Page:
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England Eats Out

Author: John Burnett
Publisher: Routledge
ISBN: 1317873734
Size: 68.83 MB
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Why do so many people now eat out in England? Food and the culture surrounding how we consume it are high on everyone’s agenda. England Eats Out is the ultimate book for a nation obsessed with food. Today eating out is more than just getting fed; it is an expression of lifestyle. In the past it has been crucial to survival for the impoverished but a primary form of entertainment for the few. In the past, to eat outside the home for pleasure was mainly restricted to the wealthier classes when travelling or on holiday- there were clubs and pubs for men, but women did not normally eat in public places. Eating out came to all classes, to men, women and young people after World War Two as a result of rising standards of living, the growth of leisure and the emergence of new types of restaurants having wide popular appeal. England Eats Out explores these trends from the early nineteenth century to the present. From chop-houses and railway food to haute cuisine, award winning author John Burnett takes the reader on a gastronomic tour of 170 years of eating out, covering food for princes and paupers. Beautifully illustrated, England Eats Out covers highly topical subjects such as the history of fast food; the rise of the celebrity chef and the fascinating history of teashops, coffee houses, feasts and picnics.

Food And Cooking In Victorian England

Author: Andrea Broomfield
Publisher: Greenwood Publishing Group
ISBN: 9780275987084
Size: 17.85 MB
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Provides a history of food and cooking in Victorian England, explaining how recipes reflected their writers' socioeconomic status, detailing the evolution of breakfast and lunch, and tracing the snob appeal of foods with French names.

A History Of Drink And The English 1500 2000

Author: Paul Jennings
Publisher: Routledge
ISBN: 1317209168
Size: 43.81 MB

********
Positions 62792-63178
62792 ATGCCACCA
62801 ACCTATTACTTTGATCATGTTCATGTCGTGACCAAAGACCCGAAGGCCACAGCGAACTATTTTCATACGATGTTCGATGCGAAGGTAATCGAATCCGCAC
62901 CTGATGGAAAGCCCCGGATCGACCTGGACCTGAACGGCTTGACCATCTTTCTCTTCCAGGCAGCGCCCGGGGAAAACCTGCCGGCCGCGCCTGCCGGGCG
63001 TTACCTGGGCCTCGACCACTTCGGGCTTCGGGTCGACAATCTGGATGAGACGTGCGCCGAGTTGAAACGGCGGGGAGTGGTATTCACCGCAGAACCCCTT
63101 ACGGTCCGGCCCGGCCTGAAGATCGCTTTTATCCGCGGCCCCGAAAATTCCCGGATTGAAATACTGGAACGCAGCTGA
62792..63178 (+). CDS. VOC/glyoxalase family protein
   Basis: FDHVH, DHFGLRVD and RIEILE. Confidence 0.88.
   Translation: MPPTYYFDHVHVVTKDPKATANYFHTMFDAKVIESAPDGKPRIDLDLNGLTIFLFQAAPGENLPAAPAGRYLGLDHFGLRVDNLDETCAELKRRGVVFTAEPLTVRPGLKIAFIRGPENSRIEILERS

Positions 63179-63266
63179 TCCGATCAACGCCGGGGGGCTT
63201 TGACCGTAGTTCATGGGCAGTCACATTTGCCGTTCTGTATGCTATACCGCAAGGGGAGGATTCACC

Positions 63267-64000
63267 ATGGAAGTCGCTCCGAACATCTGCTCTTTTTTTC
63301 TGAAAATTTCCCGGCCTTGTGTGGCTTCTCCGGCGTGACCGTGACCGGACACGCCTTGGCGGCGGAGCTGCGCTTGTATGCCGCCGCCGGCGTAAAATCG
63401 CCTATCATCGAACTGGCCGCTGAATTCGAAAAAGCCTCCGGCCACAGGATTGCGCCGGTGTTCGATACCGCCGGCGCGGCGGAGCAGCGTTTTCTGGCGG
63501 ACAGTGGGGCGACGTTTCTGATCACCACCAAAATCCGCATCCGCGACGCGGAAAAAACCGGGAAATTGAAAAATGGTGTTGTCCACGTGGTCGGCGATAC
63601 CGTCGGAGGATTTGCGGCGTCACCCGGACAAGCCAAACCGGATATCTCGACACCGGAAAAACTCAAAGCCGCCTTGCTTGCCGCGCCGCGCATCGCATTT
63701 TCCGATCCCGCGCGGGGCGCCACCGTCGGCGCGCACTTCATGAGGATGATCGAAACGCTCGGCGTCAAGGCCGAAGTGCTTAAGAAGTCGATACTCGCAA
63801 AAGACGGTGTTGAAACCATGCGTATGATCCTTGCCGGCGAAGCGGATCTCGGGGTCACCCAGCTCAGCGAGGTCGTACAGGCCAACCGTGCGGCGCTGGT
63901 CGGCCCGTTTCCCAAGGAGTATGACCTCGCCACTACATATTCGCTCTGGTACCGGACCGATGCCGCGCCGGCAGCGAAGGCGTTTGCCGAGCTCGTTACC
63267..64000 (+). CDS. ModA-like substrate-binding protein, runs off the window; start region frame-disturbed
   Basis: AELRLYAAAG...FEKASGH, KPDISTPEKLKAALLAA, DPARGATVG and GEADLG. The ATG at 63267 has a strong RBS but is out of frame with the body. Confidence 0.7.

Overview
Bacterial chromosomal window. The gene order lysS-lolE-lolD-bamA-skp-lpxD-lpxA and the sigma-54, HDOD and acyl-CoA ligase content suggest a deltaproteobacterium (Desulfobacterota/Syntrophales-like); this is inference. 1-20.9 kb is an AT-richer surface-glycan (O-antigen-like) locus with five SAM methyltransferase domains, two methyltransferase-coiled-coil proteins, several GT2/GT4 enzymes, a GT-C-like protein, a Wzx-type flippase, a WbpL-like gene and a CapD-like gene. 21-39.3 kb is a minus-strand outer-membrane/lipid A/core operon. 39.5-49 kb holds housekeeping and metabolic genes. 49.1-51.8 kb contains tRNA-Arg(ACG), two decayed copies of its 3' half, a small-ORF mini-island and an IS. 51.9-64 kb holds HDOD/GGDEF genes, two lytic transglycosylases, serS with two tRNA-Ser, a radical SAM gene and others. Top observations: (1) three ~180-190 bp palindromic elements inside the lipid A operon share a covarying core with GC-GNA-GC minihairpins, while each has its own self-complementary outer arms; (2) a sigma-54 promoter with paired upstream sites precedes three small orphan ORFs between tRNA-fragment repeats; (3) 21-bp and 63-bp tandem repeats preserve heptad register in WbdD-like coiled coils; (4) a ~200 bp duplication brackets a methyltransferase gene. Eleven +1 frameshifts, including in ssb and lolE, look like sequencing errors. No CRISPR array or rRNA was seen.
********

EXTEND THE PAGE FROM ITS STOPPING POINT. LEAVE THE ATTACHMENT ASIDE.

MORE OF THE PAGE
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This book is an introduction to the history of alcoholic drink in England from the end of the Middle Ages to the present day. Treating the subject thematically, it covers who drank, what they drank, how much, who produced and sold drink, the places where it was enjoyed and the meanings which drinking had for people. It also looks at the varied opposition to drinking and the ways in which it has been regulated and policed. As a social and cultural history, it examines the place of drink in society and how social developments have affected its history and what it meant to individuals and groups as a cultural practice. Covering an extended period in time, this book takes in the important changes brought about by the Reformation and the processes of industrialization and urbanization. This volume also focuses on drink in relation to class and gender and the importance of global developments, along with the significance of regional and local difference. Whilst a work of history, it draws upon the insights of a range of other disciplines which have together advanced our understanding of alcohol. The focus is England, but it acknowledges the importance of comparison with the experience of other countries in furthering our understanding of England’s particular experience. This book argues for the centrality of drink in English society throughout the period under consideration, whilst emphasizing the ways in which its use, abuse and how they have been experienced and perceived have changed at different historical moments. It is the first scholarly work which covers the history of drink in England in all its aspects over such an extended period of time. Written in a lively and approachable style, this book is suitable for those who study social and cultural history, as well as those with an interest in the history of drink in England.